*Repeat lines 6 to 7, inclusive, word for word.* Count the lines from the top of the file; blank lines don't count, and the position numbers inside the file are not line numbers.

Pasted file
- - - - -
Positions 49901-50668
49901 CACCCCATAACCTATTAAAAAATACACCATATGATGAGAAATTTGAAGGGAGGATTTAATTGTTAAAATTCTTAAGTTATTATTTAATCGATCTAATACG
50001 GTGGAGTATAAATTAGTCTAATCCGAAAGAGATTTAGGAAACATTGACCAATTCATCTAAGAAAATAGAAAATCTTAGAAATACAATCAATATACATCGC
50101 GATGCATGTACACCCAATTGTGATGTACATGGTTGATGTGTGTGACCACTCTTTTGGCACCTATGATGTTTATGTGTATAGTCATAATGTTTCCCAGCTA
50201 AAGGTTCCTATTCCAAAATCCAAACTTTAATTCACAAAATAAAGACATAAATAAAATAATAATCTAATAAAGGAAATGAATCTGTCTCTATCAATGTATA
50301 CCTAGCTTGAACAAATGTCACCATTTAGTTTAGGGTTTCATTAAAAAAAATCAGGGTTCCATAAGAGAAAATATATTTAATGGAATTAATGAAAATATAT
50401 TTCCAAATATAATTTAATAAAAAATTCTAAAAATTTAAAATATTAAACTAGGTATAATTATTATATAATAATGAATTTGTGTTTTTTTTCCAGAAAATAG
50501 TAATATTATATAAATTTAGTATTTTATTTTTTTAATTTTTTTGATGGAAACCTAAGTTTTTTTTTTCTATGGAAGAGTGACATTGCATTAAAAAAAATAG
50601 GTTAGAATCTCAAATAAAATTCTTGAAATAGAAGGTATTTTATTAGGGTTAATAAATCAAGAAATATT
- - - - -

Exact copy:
50301 CCTAGCTTGAACAAATGTCACCATTTAGTTTAGGGTTTCATTAAAAAAAATCAGGGTTCCATAAGAGAAAATATATTTAATGGAATTAATGAAAATATAT
50401 TTCCAAATATAATTTAATAAAAAATTCTAAAAATTTAAAATATTAAACTAGGTATAATTATTATATAATAATGAATTTGTGTTTTTTTTCCAGAAAATAG